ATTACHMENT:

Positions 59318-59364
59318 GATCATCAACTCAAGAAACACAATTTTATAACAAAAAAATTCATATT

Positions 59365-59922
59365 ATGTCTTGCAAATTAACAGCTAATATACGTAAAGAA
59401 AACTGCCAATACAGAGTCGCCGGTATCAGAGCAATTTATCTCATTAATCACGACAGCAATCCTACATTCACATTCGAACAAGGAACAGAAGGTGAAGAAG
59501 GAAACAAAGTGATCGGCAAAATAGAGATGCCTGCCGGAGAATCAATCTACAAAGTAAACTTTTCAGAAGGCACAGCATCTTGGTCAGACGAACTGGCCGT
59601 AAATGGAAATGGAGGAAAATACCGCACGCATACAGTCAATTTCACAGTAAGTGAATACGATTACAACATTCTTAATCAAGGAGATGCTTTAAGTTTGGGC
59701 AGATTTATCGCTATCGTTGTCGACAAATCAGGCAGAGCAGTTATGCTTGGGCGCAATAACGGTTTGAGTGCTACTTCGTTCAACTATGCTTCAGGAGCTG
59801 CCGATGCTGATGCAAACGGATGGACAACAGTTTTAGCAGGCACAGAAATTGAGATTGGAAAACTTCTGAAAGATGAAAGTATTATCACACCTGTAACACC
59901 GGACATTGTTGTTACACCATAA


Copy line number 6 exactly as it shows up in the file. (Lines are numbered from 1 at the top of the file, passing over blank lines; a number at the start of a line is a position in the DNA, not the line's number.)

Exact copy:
59501 GAAACAAAGTGATCGGCAAAATAGAGATGCCTGCCGGAGAATCAATCTACAAAGTAAACTTTTCAGAAGGCACAGCATCTTGGTCAGACGAACTGGCCGT